No Regard

June 29, 2008

T-3: The New New Thing(s)


(Courtesy The Edmonton Journal)

Three days until the most exciting free agent season in sports opens up, so let’s build off yesterday’s look at the older unrestricted free agents with a look at the younger restricted free agents.

In the old days (pre-2005), restricted free agents were about as useful as Jason Spezza in the playoffs. There was the occasional shocking moment, like when New York Rangers GM Neil Smith signed Joe Sakic to a 3 year, $21 million deal in 1997 only to have it matched by Colorado and get labeled a douchebag for trying to break the “unwritten rule” regarding RFAs, but for the most part nobody even monitored who was coming up on restricted status because they never left their current team.

Last year changed that, and while Edmonton Oilers GM Kevin Lowe had his hand in the two huge RFA splashes (one successful, Dustin Penner, the other unsuccessful, Thomas Vanek), the fact that the contracts were even offered was a sign that things have changed.

Although Philadelphia Flyers center Jeff Carter has already signed (3 yrs, $15 million), there are still a bunch of good names out there for teams that may be willing to take a risk. Before I rank the RFAs, here’s the compensation package breakdown, based on per year salary average (courtesy of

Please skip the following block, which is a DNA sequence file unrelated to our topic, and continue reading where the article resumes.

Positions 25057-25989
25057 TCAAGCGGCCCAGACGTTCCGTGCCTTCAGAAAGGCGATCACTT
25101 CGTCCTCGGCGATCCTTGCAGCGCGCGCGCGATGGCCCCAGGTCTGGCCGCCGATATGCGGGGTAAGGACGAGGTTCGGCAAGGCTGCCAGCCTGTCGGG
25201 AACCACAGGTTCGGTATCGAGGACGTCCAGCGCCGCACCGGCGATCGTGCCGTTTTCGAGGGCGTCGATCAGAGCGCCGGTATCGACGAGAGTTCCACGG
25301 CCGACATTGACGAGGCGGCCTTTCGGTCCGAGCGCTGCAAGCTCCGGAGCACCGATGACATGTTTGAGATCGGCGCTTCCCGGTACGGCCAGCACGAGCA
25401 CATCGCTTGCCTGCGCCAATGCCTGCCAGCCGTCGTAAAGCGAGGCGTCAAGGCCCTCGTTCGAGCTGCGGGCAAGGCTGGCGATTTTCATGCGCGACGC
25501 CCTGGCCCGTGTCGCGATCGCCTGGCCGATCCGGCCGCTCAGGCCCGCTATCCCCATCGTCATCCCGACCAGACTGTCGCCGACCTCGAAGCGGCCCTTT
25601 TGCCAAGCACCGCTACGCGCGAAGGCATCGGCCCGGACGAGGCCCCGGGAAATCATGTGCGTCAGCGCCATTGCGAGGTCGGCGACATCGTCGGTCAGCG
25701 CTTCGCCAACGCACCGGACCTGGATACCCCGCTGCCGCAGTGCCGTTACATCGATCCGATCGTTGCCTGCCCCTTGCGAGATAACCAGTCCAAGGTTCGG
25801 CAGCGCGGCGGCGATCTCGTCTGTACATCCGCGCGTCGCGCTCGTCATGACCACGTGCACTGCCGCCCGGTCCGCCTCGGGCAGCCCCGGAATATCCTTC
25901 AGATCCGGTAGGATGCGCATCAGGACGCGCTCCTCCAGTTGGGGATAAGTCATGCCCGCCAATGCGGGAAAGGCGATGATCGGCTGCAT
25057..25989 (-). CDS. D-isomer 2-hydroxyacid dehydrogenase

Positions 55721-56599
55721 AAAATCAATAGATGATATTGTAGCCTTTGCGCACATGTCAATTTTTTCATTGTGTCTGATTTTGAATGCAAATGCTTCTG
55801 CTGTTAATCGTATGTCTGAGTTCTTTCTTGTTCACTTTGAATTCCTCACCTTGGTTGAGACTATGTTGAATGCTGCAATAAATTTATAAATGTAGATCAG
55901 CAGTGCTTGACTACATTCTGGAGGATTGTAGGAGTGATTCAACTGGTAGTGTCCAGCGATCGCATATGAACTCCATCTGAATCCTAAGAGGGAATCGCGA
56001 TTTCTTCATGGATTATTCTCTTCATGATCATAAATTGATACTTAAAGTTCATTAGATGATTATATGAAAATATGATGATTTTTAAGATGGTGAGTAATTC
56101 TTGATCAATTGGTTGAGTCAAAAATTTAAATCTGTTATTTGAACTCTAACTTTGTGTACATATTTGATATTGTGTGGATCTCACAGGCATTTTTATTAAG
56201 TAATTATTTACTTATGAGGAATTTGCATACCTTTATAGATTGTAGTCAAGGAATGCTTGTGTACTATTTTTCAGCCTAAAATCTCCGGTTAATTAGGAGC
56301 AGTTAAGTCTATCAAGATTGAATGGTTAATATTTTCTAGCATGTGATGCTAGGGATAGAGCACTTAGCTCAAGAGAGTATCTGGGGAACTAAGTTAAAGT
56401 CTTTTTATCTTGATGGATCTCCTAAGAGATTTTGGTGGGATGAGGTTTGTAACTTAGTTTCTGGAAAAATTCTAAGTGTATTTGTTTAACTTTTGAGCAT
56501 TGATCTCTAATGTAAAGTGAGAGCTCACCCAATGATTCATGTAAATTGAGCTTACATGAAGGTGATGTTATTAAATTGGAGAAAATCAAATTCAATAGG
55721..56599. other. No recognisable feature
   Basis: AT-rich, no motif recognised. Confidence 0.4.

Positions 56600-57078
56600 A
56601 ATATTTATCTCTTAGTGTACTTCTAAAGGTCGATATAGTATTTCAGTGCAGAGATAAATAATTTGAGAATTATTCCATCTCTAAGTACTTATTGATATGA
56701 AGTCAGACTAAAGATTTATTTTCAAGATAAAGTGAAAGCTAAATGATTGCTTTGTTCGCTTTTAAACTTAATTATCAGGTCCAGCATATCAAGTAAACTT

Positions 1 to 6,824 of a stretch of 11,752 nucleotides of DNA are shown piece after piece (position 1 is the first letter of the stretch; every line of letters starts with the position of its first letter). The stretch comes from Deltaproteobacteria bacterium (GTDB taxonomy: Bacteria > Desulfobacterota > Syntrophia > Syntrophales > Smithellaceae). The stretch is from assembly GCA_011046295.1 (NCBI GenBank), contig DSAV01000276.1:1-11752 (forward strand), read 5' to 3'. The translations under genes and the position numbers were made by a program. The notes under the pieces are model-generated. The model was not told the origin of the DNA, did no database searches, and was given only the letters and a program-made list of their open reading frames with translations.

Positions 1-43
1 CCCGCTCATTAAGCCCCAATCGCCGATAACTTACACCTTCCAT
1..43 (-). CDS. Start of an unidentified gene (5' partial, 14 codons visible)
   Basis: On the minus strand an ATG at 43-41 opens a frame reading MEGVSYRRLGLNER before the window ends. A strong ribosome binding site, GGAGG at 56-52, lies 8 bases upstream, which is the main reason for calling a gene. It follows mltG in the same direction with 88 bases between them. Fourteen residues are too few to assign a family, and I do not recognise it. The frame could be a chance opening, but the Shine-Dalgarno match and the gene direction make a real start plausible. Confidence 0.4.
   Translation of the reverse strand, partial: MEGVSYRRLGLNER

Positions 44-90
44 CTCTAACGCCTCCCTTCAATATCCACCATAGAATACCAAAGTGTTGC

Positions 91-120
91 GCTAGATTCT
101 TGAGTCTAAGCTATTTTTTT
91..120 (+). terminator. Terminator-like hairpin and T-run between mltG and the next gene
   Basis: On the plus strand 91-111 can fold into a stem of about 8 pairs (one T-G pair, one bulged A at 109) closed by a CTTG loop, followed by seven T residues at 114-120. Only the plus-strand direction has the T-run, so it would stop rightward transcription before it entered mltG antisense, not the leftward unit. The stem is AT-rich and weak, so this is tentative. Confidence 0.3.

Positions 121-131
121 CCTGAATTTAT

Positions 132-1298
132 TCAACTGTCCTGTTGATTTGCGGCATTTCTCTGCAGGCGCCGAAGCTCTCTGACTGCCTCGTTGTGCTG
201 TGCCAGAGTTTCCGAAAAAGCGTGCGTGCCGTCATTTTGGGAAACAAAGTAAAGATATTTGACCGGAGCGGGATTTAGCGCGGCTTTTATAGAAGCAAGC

The current expected RFA compensation table for 2008-09 is:


Compensation Due

$863,156 or less


$863,156 – $1,307,811

3rd round pick

$1,307,811 – $2,615,623

2nd round pick

$2,615,623 – $3,923,434

1st and 3rd round pick

$3,923,434 – $5,231,246

1st, 2nd, and 3rd round pick

$5,231,246 – $6,539,061

Two 1st’s, one 2nd, one 3rd round pick

$6,539,061 or more

Four 1st round pick

There are no RFAs worthy of that last package, so the question becomes who is worth what? Here’s my breakdown. did a very similar piece that you can read here, which, unfortunately, I didn’t know about until I started writing this. Oh well, we’ll see how our lists compare, but I’m thinking they’ll be very similar.

Worth the $5,231,246-$6,539,061 Compensation Package

1. Jay Bouwmeester, Florida Panthers, Defenseman

As durable as they come, Bouwmeester is, in my opinion, the best defenseman available this year, Brian Campbell and Wade Redden included. Consider his age (25 at the drop of the first puck next year), his offensive talent in all situations and ability to play +19 hockey over the last three years for bad-to-mediocre Panthers teams. I’m not huge on +/-, and he has a few teammates with better numbers, Olli Jokinen (former teammate now) and Nathan Horton the most prominent, but when you consider how much Bouwmeester plays and how he had pretty much nobody else on the backline to help him (good for you if you consider Bryan Allen, Mike Van Ryn and Jassen Cullimore help), it’s an impressive statistic.

Rumors are floating that Jay is dying to get out of South Florida, so he may be willing to take under the $5.2 million per mark over 4 or 5 seasons, but I doubt it. Any team wanting him will likely have to post something like 5 years, $30 million to get the job done. He’s worth it.

2. Corey Perry, Wing, Anaheim Ducks